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PostPosted: Wed Mar 06, 2019 5:53 am 
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Just a hint of cork grease/recorder grease should be OK - I put it on my slides, as well as the joints.

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PostPosted: Wed Mar 06, 2019 7:05 am 
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As fatmac says, a little cork grease will do it. The good thing though, about Jerry Freeman whistles is that they don't need a whole lot of tuning. It really is amazing how Jerry gets them so well tuned. My Mellow Dog is also one of my favorites.


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PostPosted: Mon Mar 25, 2019 6:44 pm 
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I really should get a blackbird.
On the Mellowdog / Susato front, I really love having both. My much-loved and twice-repaired mellowdog feels so responsive and sweet, but not sine-wavey. The susato is just a beast, resistant to wind, weather, and spilled beer.

But thirty years of saxophone playing makes me want to move some air. Really delicate (low air, low back pressure) tooters are tougher for me. My third octave on the flute really sucks, but fun to work on.

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PostPosted: Tue Mar 26, 2019 5:26 pm 
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Chiffed wrote:
I really should get a blackbird.
On the Mellowdog / Susato front, I really love having both. My much-loved and twice-repaired mellowdog feels so responsive and sweet, but not sine-wavey. The susato is just a beast, resistant to wind, weather, and spilled beer.

But thirty years of saxophone playing makes me want to move some air. Really delicate (low air, low back pressure) tooters are tougher for me. My third octave on the flute really sucks, but fun to work on.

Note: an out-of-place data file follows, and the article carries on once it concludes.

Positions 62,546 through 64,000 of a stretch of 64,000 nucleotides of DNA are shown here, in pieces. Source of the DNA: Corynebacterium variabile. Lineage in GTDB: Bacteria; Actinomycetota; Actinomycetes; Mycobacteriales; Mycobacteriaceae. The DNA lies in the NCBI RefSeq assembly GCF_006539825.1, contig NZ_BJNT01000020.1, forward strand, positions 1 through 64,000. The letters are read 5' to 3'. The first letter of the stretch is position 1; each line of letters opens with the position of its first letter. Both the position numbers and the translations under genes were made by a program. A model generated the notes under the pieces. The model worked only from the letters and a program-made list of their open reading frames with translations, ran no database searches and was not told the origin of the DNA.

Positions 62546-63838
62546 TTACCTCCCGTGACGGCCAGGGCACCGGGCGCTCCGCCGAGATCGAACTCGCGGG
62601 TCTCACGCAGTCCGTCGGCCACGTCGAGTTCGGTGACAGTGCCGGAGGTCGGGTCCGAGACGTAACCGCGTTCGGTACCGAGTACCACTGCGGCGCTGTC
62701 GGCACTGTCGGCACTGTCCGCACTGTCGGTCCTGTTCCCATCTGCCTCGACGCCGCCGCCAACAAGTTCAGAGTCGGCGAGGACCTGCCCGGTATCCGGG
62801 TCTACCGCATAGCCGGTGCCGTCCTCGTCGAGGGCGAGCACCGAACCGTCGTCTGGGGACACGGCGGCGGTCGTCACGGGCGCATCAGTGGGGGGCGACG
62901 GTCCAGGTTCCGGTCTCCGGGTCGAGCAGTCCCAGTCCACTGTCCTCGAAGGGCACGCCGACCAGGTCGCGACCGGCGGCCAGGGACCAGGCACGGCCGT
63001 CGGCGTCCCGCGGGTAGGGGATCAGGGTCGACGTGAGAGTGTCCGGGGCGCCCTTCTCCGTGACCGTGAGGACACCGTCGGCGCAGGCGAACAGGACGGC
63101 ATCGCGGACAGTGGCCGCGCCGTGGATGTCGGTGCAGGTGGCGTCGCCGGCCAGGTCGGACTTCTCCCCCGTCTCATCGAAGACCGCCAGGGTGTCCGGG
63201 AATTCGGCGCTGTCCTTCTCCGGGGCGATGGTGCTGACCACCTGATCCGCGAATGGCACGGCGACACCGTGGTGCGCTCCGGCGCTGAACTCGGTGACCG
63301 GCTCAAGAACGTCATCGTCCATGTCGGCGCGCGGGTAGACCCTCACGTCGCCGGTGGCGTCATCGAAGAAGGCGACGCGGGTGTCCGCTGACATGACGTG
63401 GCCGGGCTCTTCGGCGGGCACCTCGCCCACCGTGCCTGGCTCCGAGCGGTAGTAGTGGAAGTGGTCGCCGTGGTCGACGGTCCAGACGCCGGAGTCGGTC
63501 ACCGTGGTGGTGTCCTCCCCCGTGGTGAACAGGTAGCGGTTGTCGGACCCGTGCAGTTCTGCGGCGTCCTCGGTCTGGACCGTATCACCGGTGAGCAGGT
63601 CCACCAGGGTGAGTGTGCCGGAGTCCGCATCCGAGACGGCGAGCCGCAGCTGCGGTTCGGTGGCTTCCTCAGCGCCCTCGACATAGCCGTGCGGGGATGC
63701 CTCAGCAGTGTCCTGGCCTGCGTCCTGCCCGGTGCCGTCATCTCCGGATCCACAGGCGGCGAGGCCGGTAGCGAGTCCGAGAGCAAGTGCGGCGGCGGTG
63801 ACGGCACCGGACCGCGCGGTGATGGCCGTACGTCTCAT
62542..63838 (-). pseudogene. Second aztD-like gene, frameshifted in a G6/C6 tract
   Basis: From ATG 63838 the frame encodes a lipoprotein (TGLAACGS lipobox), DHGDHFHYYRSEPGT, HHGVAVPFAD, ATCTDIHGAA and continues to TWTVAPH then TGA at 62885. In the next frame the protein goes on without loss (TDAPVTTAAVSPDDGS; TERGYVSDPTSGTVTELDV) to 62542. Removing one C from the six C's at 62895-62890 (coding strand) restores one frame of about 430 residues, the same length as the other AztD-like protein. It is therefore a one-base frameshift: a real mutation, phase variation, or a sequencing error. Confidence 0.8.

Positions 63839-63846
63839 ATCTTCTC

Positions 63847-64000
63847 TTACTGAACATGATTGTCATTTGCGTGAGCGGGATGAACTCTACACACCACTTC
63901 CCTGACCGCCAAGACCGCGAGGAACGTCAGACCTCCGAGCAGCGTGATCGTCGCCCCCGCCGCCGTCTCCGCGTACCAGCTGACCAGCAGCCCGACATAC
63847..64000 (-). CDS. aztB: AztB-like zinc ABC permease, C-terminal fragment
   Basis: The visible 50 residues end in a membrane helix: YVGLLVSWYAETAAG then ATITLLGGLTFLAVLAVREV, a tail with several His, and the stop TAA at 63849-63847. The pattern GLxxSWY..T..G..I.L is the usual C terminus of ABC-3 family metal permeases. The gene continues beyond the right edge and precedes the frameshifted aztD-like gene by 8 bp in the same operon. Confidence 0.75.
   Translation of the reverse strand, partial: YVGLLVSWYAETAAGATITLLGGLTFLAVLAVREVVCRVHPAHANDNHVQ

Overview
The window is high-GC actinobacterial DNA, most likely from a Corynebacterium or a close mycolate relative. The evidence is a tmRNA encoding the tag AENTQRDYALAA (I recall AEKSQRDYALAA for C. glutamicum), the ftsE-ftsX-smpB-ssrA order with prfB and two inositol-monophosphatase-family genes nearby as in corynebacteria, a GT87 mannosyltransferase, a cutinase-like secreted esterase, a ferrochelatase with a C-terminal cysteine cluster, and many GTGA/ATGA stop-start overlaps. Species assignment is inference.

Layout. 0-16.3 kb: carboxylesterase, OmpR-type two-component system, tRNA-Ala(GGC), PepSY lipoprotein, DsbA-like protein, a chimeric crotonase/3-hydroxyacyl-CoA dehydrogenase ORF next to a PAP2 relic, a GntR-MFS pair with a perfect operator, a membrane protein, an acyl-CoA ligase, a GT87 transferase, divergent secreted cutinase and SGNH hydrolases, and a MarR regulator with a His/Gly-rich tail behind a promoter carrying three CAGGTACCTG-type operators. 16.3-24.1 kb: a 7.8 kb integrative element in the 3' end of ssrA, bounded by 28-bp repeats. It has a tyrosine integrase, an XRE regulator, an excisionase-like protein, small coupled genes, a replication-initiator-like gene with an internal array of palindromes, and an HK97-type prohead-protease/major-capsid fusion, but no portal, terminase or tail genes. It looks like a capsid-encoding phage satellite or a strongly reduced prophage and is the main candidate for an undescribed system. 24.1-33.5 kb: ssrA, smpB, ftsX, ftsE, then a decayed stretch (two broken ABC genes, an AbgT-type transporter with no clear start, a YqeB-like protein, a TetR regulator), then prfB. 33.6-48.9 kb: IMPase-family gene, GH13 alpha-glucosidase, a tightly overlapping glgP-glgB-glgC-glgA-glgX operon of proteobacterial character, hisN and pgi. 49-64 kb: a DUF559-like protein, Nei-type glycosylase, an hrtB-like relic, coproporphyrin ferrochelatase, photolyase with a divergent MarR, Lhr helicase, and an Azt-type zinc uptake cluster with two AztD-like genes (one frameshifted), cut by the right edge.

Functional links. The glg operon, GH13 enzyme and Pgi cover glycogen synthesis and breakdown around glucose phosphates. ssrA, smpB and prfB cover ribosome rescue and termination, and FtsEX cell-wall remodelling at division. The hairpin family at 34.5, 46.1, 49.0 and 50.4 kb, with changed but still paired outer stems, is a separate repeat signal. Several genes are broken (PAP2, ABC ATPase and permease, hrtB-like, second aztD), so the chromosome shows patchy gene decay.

You might like like a modern Burke. The most recent one I played had a pretty high backpressure, more than I prefer. It was surprising as I had another from a decade earlier that was perfect. Sweet, low back pressure. I regret selling that one.


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PostPosted: Thu Mar 28, 2019 12:56 pm 
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Kade1301 wrote:

Just one question: I find it very hard to switch the head from one tube to the other - would adding a little grease help or does it risk attacking the plastic? I have a choice of: plastic recorder joint grease, olive oil, WD40, 3 in one precision machinery oil, and I could probably find a few others...


I have the C/D set too. One tip: Tune one tube as well as you can, and then mark it with a fine tip marker. Repeat. Then when you change tubes you'll be pretty much in tune from the start.

Interestingly, I never noticed a difference in breath requirement between the C and the D body. I'm not suggesting it's not there, just that I must have adapted to it subconsciously. But I play Highland pipes and I also play my Great Grandfather's whistle, which takes probably 1/3 less air than any other whistle I play.


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PostPosted: Thu Mar 28, 2019 1:50 pm 
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Thomaston wrote:
You might like like a modern Burke. The most recent one I played had a pretty high backpressure, more than I prefer. It was surprising as I had another from a decade earlier that was perfect. Sweet, low back pressure. I regret selling that one.


My mezzo A is a Burke, and I love it dearly. I’m getting the whole set when I win the lotto.